Community Involvement

Transfigure Rockford

My View: Transform Rockford begins with transfiguring ourselves

Fr. Jonathan Bannon


Transform Rockford! We hear it often, and have seen it on the news much lately. This motto is the slogan for a new program and recent summit where 1,400 people gathered to hear prominent leaders of the community come together to share ideas of how to stir a dying city to life again.

As a new priest from Connecticut and having lived in Chicago for a year before being assigned to Rockford, I only had an outsider’s look and hearsay about the city that would become my new home. Forbes, the Wall Street Journal, the New York Times all seemed to have something to say about Rockford.

Each painted a similar picture that resembled a broken mirror reflecting fragments of a backward city in disrepair filled with poverty and danger. At first, I ventured into the city somewhat fearful because of the news these articles conveyed.

I am discovering how wrong these groups are because of what I see live and ever present each day. Rockford’s light is not flickering out but is just beginning to glow strong once more with the life and movement of Transform Rockford.

To a Christian the word life means more than a smoking chimney and empty hangers in a local department store with lines of people out the door. Life to a practicing Christian is full of hope. With the sorrow and pain that life is often filled with, we know no greater joy than having a promise of bringing life back from a darkened world.

For Transform Rockford to really take hold in our community we must do more than “transform” this city, we must “transfigure” Rockford and we can start by transfiguring our hearts.

This term transfigure stems from the Latin and Greek metamorphosis (some of us may have seen the famous Dutch artist MC Escher’s panel series where a fish shape becomes a bird). The term means to undergo a change, and our view is that change is for the better — something enhanced, something higher.

Will fresh paint and bright new signs on the highways be enough to transform Rockford or rather would a heart generated by love and a soul filled with grace better help our city? We know the answer.

People desire to see a sermon in action, not just hear one. The chants of Transform Rockford must be lived if we are to see progress. It starts with our hearts before it does the potholes of our roads and trash in our streets. We must rinse our souls, refresh our minds and think of each other as brothers and sisters. Then we can move forward and reach higher.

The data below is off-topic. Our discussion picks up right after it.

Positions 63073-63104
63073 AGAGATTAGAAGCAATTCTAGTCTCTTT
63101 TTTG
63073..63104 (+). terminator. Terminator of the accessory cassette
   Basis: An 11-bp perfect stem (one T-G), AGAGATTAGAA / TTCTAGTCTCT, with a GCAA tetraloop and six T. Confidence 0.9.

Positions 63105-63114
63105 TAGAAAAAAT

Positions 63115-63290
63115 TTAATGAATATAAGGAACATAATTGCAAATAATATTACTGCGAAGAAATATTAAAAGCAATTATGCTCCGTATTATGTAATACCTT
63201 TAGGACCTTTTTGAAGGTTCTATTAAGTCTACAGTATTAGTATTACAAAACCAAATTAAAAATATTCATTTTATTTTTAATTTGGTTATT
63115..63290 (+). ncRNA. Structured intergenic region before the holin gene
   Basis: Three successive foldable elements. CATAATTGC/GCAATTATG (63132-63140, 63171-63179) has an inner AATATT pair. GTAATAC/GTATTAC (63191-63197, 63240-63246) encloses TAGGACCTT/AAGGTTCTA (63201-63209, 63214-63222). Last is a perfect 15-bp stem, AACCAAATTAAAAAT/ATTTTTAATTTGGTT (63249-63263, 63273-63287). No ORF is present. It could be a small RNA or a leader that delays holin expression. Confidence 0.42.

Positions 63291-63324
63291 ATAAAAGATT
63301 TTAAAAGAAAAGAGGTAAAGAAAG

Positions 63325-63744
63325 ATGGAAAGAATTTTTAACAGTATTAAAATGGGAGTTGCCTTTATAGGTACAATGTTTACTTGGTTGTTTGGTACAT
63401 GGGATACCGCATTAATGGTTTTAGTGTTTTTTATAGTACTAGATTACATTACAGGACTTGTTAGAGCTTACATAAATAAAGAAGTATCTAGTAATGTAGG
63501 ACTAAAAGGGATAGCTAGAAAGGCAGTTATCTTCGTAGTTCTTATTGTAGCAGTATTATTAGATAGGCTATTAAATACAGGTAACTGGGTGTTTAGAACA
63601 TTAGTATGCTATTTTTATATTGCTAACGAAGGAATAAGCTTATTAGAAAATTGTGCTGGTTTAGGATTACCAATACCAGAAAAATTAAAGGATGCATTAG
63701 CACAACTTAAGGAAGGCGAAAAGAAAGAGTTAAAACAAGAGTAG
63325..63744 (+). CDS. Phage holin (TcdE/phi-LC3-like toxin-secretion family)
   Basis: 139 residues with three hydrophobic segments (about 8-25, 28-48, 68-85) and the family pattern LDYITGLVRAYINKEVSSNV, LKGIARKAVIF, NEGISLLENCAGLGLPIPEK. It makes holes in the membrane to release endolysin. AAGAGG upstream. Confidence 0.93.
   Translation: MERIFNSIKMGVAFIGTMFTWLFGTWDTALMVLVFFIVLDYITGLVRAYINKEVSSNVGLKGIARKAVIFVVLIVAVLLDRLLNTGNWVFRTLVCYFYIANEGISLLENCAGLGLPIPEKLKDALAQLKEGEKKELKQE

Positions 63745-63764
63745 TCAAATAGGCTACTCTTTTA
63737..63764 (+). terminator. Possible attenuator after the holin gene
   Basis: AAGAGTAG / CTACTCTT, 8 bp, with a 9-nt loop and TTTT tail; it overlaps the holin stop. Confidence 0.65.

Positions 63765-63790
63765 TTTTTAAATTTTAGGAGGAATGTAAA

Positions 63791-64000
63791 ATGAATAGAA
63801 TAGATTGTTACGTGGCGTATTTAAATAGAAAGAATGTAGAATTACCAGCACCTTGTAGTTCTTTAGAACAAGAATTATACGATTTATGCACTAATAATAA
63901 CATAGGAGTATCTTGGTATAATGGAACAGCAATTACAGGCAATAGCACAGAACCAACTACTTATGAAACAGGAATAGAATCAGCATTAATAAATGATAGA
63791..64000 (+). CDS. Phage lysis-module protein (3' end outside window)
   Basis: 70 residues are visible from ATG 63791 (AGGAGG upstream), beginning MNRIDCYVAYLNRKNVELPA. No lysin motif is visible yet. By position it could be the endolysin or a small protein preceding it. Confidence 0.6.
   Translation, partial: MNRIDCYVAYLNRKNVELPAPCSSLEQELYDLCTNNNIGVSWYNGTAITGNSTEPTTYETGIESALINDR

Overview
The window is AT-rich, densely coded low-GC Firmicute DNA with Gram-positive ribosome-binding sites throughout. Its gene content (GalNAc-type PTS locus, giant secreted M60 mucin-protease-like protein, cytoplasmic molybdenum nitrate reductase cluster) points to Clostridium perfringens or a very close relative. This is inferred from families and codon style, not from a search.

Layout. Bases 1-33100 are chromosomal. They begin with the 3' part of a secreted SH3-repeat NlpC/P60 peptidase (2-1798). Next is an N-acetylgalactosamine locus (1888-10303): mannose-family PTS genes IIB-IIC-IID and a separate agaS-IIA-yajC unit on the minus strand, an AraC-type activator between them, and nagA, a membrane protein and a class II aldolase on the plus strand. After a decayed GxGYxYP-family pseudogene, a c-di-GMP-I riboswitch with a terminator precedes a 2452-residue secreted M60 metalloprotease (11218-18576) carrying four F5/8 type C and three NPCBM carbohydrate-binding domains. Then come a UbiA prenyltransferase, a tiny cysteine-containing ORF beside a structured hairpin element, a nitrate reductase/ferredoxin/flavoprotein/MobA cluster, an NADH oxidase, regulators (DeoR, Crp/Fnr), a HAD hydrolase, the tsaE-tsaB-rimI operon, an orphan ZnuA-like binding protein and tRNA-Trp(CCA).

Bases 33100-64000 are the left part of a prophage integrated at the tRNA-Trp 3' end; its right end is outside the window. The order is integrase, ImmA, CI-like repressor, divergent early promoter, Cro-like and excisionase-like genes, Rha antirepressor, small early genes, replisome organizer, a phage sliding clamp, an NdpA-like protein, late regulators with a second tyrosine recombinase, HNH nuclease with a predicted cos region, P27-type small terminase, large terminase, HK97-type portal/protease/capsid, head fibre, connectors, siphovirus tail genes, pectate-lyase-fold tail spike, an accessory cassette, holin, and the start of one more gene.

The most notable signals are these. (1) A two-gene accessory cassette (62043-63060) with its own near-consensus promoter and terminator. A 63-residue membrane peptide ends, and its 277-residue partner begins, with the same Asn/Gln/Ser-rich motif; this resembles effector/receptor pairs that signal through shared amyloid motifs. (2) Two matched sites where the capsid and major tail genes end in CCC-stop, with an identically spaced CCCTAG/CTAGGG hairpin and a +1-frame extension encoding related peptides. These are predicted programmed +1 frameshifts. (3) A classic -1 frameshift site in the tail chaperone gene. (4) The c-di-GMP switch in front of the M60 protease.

Rockford is not going under but going beyond and above the hype given to us by the media. There is still meat on the bones of the skeleton that once was this great city. A fatter wallet is not what makes a city nor a person great.

Transfiguring a city starts with transfiguring a people. It is about having a heart overflowing with love, filled with humility by thinking of others. We can contribute not only financially but finding a gift we have, a talent and our time and see what the needs of Rockford are.

This winter may we grow into the new year with love in our hearts. If we keep Christ as a baby in the manger we never leave the darkness of the cave in Bethlehem.

So too will our city only ever have new life if we each begin renewing and sharing the light in our own hearts with each other through love.

Father Jonathan Bannon is pastor of Christ the Saviour Orthodox Church


Orthodox Church Parishoners Gather in Rockford to bless Rock River

By Jeff Kolkey Rockford Register Star

January 19. 2014 3:00PM



 ROCKFORD - Christ the Saviour Orthodox Church parishioners gathered Sunday on a frosty dock along the Rock River behind the Burpee Museum of Natural History to revive an ancient ritual.

 In celebration of the Christian holiday of Epiphany, about 50 people led by the Rev. Jonathan S. Bannon gathered despite the cold and wind to pray, chant and bless the Rock River.

 "With our city's desire to transform Rockford, we felt it was important to bring this ancient tradition to life in our region," Bannon said. "It is one way for our parish community to help transfigure Rockford. It will not only be enriching for our own church communities, but is one way in which we ask God to bless all who reside in this area."

At the end of the service, Bannon knelt on the metal dock to dip a wooden cross through a hole in the frozen surface of the river and into the frigid water. Bannon said it was symbolic of Jesus Christ's baptism in the River Jordan, a focus of the holiday in the Eastern Orthodox Church.

 Many orthodox churches have in recent years revived the outdoor ritual that had been replaced with an indoor service. This is believed to be the first time the Rockford church held the service outdoors, Bannon said.

 Among those who gathered for the service was Paula Grady of Poplar Grove, a member of the church who said she thought it was a beautiful service and a show of support for positive change in Rockford and the region.

 "Blessing the water is a church tradition and to actually bless the Rock River, Father (Bannon) really wants to be part of the Transform Rockford movement to try to revitalize the city and I think this is an interesting step," Grady said.

Christ the Saviour Church is an Orthodox Church founded by displaced people from Belarus, Ukraine and Poland who had moved to Rockford after World War II, according to information from the church.

 Jeff Kolkey: 815-987-1374;